Earlier this week, we asked the question: where are the sector’s aged care insolvencies? Today, an answer – they are already underway.
Advisory firm Ansell Strategic’s submission to the Royal Commission on their financing paper has outlined the serious impact of COVID-19 on the sector’s RAD inflows and outflows.
Take a look at the graph from the paper above.
Ansell has tracked the RADs flows across an approximately 9% sample of the sector over March to July.
RADs going out – but not coming in
While Australia did not have the same level of lockdown and economic disruption as other countries, the number of people electing to pay a RAD has dropped significantly – while RAD outflows have remained the same.
Ansell’s submission predicts this will result in an estimated outflow of around $1 billion in cash – but because of delays in probate and payment deferral arrangements, it states the pain of those outflows in March and April will only be felt this month of August.
This explains why Ansell’s earlier forecasts in their March ‘Urgent Call to Action’ paper which said insolvencies would begin in May did not eventuate.
Low rates of community infection delayed insolvencies
That report was based on modelling that used data from UK infection rates and projected the rate of community transmission would increase through March, April and May with widespread infection from May to August.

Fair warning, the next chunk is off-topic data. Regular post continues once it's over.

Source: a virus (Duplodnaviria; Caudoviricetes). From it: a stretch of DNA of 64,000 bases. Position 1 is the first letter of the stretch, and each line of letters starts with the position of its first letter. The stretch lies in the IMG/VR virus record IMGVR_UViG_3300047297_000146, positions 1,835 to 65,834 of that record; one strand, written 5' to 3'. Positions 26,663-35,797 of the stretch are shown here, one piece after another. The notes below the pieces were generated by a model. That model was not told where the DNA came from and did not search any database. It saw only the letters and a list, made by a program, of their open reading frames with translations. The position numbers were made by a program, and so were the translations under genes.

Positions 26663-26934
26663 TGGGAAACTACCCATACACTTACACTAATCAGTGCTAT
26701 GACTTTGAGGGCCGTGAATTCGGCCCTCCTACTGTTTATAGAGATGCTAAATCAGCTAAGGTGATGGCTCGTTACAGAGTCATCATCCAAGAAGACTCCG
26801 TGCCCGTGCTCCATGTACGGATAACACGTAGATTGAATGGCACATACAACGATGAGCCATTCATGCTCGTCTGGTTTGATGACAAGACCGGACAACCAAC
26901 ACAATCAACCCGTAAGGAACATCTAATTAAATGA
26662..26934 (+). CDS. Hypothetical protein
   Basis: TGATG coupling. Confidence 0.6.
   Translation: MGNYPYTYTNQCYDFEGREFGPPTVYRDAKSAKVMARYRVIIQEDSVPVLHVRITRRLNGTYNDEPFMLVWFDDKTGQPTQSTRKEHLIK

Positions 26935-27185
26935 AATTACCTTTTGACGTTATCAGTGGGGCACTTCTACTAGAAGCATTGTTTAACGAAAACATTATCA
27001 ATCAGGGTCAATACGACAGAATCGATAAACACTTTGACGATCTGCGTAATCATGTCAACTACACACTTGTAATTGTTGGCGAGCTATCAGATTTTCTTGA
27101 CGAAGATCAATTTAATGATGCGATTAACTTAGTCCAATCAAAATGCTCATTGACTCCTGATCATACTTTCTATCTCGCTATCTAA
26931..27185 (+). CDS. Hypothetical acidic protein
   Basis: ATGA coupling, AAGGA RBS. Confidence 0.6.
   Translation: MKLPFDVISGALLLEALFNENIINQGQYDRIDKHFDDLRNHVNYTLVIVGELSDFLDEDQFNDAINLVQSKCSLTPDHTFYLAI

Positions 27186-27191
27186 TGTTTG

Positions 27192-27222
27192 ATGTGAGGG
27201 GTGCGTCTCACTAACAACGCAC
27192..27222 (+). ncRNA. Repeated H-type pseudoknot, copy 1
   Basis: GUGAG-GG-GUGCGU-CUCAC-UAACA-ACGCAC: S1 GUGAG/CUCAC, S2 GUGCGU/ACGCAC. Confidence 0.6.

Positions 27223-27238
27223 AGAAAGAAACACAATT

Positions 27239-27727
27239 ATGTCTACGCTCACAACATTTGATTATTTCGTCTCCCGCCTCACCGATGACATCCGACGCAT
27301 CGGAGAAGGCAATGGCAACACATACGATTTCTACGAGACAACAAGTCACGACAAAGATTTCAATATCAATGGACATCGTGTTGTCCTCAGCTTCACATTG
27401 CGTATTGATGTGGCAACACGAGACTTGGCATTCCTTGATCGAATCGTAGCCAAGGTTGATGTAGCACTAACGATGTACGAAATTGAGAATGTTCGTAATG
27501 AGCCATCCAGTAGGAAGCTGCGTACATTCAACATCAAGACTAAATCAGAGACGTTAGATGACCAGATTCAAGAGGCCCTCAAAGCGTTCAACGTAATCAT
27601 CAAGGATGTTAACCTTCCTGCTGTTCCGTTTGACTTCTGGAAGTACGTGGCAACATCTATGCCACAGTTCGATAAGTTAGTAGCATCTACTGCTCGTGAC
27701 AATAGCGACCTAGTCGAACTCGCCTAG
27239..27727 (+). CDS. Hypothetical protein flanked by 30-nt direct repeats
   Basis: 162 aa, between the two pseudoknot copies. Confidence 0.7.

But instead cases remained steady from mid-April to mid-June.
Australia has only seen heightened levels of infection for the last six weeks.
Surge in cases likely to push providers to the brink
We have not seen that level of insolvencies yet because community transmission did not reach the peaks projected.
However, we are seeing those numbers now – and it’s about to get worse.
Check out another graph from Ansell’s submission.
As you can see, RAD inflows and outflows have fallen off a cliff as community transmission has increased from June onwards.
High number of cases = a longer recovery
The current surge in community transmission in Victoria is likely to accelerate this process, with Ansell reporting feedback from providers that the new lockdown measures and media coverage were impacting on occupancy as people changed or delayed the decision to enter residential care.
The submission adds that most providers were able to recover quickly in May and June because of the low numbers of community cases during the initial lockdown.
“Unfortunately, this ‘second wave’ will be different with increased community transmission and providers likely to experience more severe occupancy challenges and a protracted length of recovery,” it states.
Government intervention on its way – or not?
The question is: will the Government let operators ‘go bust’?
As we reported here in February this year, it is not unheard of for the Department of Health to prop up struggling smaller providers until a buyer is found – kicking in over half a million dollars to keep the 40-bed DP Jones aged care home in Murchison in regional Victoria open.
The Government has also introduced its $50 million Business Improvement Fund, designed to help providers stay afloat while they improve their business, transfer ownership or shut their doors.
But what happens when a larger operator puts up the white flag?
Will the Government still be willing to pay to keep the lights on?
Will the Government fund billions in RAD outflows over the next 12 months?
Is this the perfect storm?